I’m sure you’ve been asked this question by a non-cycling friend: “Hey. You bike. I was thinking of biking to work: what should I do?” That friend might not know that that question, depending on his or her knowledge of the bike, can require a book-length answer. Yvonne Bambrick has written the book that can provide that answer.
The Urban Cycling Survival Guide is for the commuter. It has a rundown of the equipment you need and strategies for making your way through a city. I was particularly interested on how Bambrick would treat the discussion on helmets. Whenever I’ve seen her riding around Toronto, it’s without a lid. But unlike those riders who avoid helmets out of vanity or simple negligence, Bambrick has put thought into what the helmet means. She’s on record speaking out against mandatory helmet laws, saying they deter people from riding and the pursuit of such laws takes away from actually making streets safer for cyclists. In her book, she touches on these points, but approaches the politics and safety elements in a balanced way.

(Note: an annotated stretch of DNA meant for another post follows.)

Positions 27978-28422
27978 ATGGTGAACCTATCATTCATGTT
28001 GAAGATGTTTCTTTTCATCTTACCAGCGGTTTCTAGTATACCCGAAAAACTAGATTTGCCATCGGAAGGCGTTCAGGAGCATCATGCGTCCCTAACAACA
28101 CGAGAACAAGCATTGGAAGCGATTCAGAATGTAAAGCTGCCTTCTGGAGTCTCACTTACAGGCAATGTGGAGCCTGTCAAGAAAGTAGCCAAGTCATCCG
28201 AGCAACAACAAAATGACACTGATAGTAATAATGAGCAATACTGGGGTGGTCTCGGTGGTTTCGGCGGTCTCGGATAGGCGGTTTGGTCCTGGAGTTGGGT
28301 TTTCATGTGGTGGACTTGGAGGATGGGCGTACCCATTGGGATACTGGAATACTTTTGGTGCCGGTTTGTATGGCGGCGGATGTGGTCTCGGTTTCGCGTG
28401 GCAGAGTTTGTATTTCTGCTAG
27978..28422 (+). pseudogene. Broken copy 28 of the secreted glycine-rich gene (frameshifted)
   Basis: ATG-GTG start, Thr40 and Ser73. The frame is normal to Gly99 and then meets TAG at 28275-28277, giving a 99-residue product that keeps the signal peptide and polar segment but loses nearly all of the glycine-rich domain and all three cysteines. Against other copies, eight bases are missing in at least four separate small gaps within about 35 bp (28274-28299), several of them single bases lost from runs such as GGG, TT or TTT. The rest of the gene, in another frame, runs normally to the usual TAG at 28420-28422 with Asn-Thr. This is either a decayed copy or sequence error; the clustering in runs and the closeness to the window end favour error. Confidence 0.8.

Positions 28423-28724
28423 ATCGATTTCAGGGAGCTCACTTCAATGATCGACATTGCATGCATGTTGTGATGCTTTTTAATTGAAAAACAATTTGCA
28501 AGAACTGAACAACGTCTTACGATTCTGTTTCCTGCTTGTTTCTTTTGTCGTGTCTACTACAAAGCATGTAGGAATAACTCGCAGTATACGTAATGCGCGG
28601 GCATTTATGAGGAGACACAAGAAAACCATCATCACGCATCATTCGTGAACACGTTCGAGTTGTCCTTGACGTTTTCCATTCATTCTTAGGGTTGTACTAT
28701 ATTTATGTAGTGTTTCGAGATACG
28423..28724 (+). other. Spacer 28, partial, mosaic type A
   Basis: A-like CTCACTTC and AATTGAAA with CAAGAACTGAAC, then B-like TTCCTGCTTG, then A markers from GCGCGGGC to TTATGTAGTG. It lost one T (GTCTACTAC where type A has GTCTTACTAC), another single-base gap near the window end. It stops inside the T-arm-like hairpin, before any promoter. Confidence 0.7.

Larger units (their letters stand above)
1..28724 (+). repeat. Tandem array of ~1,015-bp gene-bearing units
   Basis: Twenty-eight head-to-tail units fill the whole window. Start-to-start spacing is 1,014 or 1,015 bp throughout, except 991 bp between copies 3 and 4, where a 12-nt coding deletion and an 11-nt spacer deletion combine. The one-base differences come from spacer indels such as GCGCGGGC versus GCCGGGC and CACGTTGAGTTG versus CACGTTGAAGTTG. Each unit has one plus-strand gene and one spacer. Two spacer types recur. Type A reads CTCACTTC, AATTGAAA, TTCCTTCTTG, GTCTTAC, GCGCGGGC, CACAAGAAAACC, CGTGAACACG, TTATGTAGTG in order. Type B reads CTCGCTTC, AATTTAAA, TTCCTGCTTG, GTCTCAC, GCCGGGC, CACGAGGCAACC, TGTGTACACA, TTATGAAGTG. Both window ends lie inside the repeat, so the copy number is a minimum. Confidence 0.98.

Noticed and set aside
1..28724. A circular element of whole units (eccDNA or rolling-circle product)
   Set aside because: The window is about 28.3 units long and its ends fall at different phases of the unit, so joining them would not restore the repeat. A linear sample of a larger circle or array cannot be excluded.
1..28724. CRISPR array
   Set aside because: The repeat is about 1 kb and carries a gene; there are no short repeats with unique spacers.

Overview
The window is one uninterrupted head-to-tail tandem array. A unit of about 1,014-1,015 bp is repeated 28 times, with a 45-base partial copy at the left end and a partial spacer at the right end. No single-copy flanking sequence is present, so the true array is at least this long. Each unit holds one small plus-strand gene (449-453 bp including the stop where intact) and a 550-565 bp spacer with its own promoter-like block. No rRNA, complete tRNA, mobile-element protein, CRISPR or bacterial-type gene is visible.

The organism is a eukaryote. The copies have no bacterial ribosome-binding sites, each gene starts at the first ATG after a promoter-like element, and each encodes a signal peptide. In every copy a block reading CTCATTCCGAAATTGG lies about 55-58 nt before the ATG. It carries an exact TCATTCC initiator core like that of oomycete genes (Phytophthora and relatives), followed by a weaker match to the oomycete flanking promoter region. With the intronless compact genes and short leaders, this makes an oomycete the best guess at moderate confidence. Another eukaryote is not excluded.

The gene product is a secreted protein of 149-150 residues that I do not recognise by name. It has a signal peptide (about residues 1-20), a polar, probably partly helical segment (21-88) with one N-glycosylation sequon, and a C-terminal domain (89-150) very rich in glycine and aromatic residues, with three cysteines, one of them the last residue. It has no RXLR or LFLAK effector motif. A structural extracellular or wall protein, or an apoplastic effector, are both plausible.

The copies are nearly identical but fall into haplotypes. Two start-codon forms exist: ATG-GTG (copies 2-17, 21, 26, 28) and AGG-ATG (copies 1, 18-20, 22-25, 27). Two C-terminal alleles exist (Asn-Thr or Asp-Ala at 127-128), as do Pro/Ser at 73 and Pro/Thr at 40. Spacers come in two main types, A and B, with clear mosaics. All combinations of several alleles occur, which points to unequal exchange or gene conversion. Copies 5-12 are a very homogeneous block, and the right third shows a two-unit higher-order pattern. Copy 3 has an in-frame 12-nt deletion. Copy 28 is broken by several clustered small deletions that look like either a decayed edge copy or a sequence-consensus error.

I also like her on-road strategies, especially her discussion of the pedestrian-style left turn. It can be a practical way of getting through a busy intersection. But because it involves the crosswalk, it puts you into territory not meant for the bike. I always defer to others when I’m on a crosswalk. Bambrick’s instructions are spot on: “Yield to oncoming traffic, stay out of the way of pedestrians trying to cross, watch for right-turning vehicles and wait for the green light to ride your bike through the intersection in the new direction of travel.”
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The Urban Cycling Survival Guide is a great primer for riding in the city. Even riders who are comfortable navigating traffic could learn something from a writer who’s thought about the nuances of city cycling.